March 3, 2010 9:21 am

I believe they have yet to post the final paper. I will ask them to do so.

March 3, 2010 9:57 am

Nice! I really like this.

One thing I don’t understand is WHY this ends up saving space over other methods. Probably I need to read the paper, but is there some intuitive “moral” reason why computing this coefficient should require less space than say dynamic programming?

Or is it just something that falls out of the analysis.

March 4, 2010 7:50 pm

Yes. The algorithms to get the coefficients use a Fourier method. This requires a large summation to be computed, but the sum does not require much space.

March 4, 2010 9:06 pm

Aaah, thanks that makes sense! Should have guessed something to do with Fourier (what else would it be…).

I’ll definitely try to take a look at the paper once it becomes available.

March 3, 2010 10:20 am

We do see the “CEM” method in combinatorics and number theory all the time: it shows up often when you have generating functions.

for example, the fibonacci-style recurrences (which gives an exact formula), the riemann-zeta function (to get the prime number theorem) and euler’s partition identity (to get the asymptotics of the partition function).

March 3, 2010 11:49 am

The amount of material published these days makes searching harder than ever.

But today we have the Internet. And google.

March 3, 2010 11:58 am

Sorry, I know this isn’t the point of the post, but I have to say I wish people wouldn’t munge their email addresses that way. First, it makes it harder for me to contact you, because I have to go to significantly more trouble to type in your address compared to just clicking a mailto: link. Second, it’s incredibly easy for a spammer to just hardcode some patterns into a crawler to match all the standard munging attempts. And it’s not that hard to have it learn new patterns—the cost of a false positive isn’t very high, after all. Finally, I somehow doubt that many spammers are even doing that anymore. The ROI seems awfully low compared to just buying a list of email addresses.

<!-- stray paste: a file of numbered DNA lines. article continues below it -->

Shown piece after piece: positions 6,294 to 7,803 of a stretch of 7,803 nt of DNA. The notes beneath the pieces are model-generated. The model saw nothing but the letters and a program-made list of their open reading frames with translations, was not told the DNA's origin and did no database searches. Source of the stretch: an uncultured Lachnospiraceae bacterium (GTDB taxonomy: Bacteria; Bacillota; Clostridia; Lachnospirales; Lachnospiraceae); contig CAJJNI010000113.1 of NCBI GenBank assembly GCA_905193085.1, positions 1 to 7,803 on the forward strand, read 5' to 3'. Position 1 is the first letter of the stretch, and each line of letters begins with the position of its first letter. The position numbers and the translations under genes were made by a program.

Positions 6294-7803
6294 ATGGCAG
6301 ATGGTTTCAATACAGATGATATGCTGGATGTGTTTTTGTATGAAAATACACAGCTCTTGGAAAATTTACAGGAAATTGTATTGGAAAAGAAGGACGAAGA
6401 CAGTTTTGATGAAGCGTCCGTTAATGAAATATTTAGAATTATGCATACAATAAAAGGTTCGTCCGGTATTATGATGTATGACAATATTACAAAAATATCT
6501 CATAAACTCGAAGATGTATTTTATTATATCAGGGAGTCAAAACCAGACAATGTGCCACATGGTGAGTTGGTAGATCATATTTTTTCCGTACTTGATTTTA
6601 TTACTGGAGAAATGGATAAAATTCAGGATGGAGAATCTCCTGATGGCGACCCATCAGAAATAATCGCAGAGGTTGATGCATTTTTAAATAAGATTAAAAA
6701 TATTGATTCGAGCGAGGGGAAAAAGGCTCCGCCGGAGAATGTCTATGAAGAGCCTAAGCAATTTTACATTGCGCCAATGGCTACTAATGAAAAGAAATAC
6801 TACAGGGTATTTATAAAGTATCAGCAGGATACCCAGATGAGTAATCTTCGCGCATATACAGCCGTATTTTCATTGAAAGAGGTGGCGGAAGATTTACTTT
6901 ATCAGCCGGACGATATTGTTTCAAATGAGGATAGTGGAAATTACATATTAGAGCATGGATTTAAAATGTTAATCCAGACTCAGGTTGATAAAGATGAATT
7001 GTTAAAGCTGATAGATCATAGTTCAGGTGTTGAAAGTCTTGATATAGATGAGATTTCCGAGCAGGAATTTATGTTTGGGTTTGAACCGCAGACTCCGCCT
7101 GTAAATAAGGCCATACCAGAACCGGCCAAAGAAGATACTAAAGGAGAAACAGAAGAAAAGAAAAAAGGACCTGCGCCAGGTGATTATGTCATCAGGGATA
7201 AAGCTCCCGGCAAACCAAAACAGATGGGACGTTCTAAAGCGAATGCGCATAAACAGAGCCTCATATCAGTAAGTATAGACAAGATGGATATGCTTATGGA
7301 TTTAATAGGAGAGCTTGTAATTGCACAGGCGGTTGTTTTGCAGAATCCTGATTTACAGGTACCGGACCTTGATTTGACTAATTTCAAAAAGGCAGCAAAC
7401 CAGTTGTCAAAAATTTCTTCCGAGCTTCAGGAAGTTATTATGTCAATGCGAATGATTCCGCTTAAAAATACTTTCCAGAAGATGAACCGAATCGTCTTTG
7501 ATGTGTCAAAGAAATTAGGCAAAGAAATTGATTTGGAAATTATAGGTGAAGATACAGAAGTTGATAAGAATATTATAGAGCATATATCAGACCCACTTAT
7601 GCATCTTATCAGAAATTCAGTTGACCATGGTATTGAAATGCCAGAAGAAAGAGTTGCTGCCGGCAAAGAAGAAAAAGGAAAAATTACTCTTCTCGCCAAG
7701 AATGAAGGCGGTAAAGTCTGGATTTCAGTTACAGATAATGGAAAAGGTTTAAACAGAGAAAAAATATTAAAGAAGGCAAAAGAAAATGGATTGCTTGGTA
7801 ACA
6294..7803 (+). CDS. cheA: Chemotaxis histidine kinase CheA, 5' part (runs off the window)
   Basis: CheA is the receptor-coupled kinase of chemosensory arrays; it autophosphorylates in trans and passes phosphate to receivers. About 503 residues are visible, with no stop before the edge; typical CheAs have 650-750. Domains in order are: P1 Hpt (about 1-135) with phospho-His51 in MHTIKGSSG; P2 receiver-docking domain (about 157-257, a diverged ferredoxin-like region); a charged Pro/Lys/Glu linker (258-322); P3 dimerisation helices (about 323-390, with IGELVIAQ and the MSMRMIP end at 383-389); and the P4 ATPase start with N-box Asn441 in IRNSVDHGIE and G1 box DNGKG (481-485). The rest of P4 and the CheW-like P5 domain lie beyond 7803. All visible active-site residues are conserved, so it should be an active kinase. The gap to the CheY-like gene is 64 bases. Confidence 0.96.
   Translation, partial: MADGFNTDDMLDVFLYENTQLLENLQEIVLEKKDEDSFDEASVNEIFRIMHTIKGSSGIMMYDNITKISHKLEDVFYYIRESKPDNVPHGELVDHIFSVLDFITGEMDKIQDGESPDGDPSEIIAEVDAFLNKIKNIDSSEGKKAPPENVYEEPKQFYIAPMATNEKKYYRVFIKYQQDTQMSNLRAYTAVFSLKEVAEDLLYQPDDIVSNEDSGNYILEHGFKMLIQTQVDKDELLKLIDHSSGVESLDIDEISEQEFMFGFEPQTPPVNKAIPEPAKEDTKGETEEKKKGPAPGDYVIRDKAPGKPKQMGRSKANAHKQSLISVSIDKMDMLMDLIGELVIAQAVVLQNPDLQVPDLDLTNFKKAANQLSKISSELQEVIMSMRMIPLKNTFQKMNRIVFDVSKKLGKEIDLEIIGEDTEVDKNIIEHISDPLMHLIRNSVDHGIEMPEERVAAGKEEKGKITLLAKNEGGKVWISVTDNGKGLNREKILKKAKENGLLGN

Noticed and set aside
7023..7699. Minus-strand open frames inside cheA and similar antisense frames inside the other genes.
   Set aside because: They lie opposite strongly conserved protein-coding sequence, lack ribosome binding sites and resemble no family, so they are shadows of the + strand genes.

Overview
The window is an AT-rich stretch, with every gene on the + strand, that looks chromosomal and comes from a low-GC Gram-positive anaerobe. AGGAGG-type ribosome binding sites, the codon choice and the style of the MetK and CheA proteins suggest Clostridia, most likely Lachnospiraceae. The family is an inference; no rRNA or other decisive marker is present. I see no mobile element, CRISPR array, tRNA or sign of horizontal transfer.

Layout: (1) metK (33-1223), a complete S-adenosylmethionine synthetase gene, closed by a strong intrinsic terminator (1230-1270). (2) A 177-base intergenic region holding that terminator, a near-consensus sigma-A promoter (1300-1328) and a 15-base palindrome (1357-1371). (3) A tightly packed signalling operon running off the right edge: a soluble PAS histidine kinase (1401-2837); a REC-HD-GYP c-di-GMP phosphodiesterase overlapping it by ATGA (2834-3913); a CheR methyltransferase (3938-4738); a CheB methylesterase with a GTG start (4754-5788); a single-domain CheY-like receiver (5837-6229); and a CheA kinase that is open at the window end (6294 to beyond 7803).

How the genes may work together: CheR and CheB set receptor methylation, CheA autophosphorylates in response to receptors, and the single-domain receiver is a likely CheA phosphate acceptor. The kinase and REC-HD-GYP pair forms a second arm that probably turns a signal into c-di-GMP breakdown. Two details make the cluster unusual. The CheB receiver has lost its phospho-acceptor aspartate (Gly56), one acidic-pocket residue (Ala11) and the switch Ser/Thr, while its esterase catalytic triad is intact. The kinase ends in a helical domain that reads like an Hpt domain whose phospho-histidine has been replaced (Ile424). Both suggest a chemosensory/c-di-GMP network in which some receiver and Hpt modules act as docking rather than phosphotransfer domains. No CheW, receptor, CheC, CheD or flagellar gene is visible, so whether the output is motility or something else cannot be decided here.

As a personal anecdote, I’ve had my email address on my dept web page with a mailto: link for a few years, and I have mailto: links with my email address in quite a few other places as well. Yet I hardly get any spam these days.

March 3, 2010 9:21 pm

The biggest spam I get is to the blog. Some robot likes my blog and I get the same spam every day.

March 3, 2010 4:22 pm

I heard Ryan Williams give a talk at Dagstuhl on a follow-up work with Koutis in ICALP 09– very neat stuff.

8. March 3, 2010 5:15 pm

In Dan Lokshtanov’s case, homepage is http://www.ii.uib.no/~daniello, hence the email id is daniello@ii.uib.no which is what he had put in obfuscated form.

There is no use of having a re-captcha or an image either. Academic email-ids can be got from the homepage urls directly without even fetching and parsing the page.

March 3, 2010 9:18 pm

Thanks for this info…

9. March 3, 2010 9:38 pm

We are currently working on making the paper considerably better written than the submitted version. The idea was to put that up when it is done -before STOC final version deadline on march 30th. However we might put up the submitted version with a disclaimer anout reading at your own discresion… will post a link here if we do.

About other algebraic exponential time algorithms;

I recall that in last years ICALP there was a paperof Marek Cygan and Marcin Pilipczuk that used fast polynomial multiplication to do fast subset convolution, instead of using Moebius inversion as in Björklund, Hushfeldt, Kaski and Koivisto (STOC07). Also, for TSP there seems to have been an I/E & generating function attack already back in 77

by Kohn, Gottlieb and Kohn: A generating function approach to the
traveling salesman problem. In: ACM 1977: Proceedings of the 1977 annual
conference, pp. 294–300. ACM, New York (1977)

They observe that the coefficient of the smallest order term of a polynomial
can be found by evaluating the polynomial at a sufficiently small point.
They dont argue about what precision is needed and do some experiments.
I’ve been trying to see whether some poly(n,log w) (where w is max edge weight and n is #vertices) significant bits can be sufficient but it doesnt look like it at a first glance. Anyway, this seems to be the earliest reference i could find for “probing a polynomial for a coefficient”.

March 27, 2011 8:46 pm

I am very pleased that people are reading my 1977 paper. I thought the paper was ignored.

The work is somewhat outdated in line with my present unpublished work.